“In all things of nature there is something of the marvelous.” — Aristotle
The very first hiking excursion Larry, the dogs and I took after moving to Northern Virginia was a portion of the Appalachian Trail (AT). It was the four-mile stretch of the iconic path located in West Virginia. One Saturday morning we jumped in the car and drove 66 miles west along I-66 from Arlington to an Appalachian Trailhead in Harpers Ferry. We spent the day trekking in the Mountain State and viewing the gorgeous autumn colored tree canopies and foliage.
This was a special hike because it was the first-time Larry, the dogs and I set foot in West Virginia as well as hiked a trial that traversed more than one state. We have come close to hiking interstate trails once before, skirting along the Georgia and North Carolina border yet never crossing it. The West Virginia portion of the AT was well packed and clearly defined. There was not much hiking signage yet enough to guide you along with confidence. I do not remember our encountering many fellow hikers – except for the ones we saw in a clearing that opened never-ending views of the countryside. They volunteered to take pictures of Larry, the dogs, and me.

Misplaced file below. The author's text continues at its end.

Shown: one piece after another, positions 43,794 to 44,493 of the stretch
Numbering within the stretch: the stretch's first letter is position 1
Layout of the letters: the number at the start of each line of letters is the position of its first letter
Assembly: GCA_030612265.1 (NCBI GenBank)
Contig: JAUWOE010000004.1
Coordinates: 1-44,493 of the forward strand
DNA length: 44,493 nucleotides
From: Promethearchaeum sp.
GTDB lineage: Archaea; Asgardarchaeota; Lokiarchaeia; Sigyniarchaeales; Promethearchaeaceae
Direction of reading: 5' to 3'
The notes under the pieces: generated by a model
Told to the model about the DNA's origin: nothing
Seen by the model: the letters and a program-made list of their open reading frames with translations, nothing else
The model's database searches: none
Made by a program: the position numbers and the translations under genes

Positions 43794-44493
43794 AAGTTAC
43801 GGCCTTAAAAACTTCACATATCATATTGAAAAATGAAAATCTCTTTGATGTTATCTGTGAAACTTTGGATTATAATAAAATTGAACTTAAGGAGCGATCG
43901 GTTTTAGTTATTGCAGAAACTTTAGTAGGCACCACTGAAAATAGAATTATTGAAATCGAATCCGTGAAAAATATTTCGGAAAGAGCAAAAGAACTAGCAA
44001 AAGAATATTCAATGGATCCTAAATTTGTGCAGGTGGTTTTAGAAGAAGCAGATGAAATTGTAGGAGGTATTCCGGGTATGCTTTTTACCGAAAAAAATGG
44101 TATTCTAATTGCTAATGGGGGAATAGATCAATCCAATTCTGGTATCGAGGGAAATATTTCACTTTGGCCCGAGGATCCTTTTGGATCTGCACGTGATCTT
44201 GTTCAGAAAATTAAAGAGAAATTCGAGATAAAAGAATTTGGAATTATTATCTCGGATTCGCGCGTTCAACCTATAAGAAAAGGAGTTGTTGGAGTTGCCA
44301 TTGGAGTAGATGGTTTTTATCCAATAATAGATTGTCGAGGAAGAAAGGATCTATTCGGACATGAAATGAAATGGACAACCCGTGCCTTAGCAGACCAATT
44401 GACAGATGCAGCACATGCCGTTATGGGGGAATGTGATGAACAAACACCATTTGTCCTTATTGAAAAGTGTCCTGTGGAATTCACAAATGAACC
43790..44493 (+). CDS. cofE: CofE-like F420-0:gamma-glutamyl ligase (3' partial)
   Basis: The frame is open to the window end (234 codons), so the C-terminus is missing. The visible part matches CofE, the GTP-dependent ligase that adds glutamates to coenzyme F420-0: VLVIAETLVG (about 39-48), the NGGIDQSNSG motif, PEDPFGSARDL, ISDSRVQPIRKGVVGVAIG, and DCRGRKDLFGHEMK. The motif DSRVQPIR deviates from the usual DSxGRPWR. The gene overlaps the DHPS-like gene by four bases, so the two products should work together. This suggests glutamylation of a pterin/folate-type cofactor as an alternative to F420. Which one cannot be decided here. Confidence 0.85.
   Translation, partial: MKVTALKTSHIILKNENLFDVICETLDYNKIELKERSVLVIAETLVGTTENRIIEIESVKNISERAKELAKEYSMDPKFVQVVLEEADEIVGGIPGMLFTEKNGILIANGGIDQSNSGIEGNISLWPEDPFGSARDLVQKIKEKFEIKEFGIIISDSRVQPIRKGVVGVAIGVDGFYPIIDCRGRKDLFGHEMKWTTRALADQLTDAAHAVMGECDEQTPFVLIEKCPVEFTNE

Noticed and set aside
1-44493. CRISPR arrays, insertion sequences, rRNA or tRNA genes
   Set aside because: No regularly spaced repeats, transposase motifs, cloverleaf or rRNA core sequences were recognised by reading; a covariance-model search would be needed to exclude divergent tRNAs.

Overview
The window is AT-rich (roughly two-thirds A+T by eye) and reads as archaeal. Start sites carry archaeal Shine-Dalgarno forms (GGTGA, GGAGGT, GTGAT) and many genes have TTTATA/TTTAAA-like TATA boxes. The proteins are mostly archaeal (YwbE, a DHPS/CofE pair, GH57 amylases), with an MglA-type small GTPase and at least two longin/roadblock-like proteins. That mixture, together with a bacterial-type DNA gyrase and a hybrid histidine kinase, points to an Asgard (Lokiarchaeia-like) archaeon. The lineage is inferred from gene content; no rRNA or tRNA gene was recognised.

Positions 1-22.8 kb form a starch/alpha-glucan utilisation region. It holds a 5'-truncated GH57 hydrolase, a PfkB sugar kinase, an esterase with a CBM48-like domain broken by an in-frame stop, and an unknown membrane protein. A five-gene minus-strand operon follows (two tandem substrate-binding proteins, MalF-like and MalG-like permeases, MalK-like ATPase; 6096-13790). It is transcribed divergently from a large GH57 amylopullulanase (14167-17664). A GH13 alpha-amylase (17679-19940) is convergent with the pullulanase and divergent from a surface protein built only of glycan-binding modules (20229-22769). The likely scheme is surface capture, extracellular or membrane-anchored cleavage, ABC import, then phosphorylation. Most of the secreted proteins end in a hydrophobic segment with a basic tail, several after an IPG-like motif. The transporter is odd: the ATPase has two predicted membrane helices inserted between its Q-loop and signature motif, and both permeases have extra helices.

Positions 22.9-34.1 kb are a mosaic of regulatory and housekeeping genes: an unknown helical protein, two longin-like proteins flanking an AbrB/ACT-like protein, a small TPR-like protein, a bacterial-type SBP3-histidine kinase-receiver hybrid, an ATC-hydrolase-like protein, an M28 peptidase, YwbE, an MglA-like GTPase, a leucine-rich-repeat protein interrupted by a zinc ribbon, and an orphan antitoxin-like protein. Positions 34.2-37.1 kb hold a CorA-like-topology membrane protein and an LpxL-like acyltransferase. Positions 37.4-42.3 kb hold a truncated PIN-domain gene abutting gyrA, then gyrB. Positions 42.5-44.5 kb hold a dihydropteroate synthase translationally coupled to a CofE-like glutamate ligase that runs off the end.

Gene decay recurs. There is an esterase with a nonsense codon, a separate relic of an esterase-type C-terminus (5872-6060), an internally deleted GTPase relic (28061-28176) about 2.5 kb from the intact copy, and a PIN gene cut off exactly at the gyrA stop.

Hiking along remote trails has a much-needed tranquil feel to it. The quietness of any trail, not only the AT, is a quality we very much appreciate because it amplifies the feeling of absorbing nature’s beauty as if it all came to be solely for our benefit. The bluffs we came upon offered the most picturesque displays of mountainous hues of oranges, browns, reds, and greens Larry and I have ever seen.
If Larry and I continued to live on the east coast, I am confident we would have set the goal of hiking the AT in all its 2,200-mile entirety. Prior to our arriving in Harpers Ferry, we had visited 13 of the 14 states the AT crosses. The 14 states through which the AT winds include Georgia, North Carolina, Tennessee, Virginia, Maryland, Pennsylvania, New Jersey, New York, Connecticut, Massachusetts, Vermont, New Hampshire, and Maine. Setting off from the Harpers Ferry – Bolivar trailhead in West Virginia, we conquered all 14 states.
We have lived in two of them – Georgia and Virginia. During the summer of 2015, we took an east coast themed road trip crossing 10 of them – sans Georgia, North Carolina, Tennessee and West Virginia (which technically is not on the actual coastline). After our hike in October 2015, we now have hiked in four of them – Georgia, Virginia, West Virginia, and New Hampshire – albeit not the portion of the AT in the Granite State.
Hiking the Appalachian Trail is a treasure every hiking enthusiast and outdoorsperson should experience.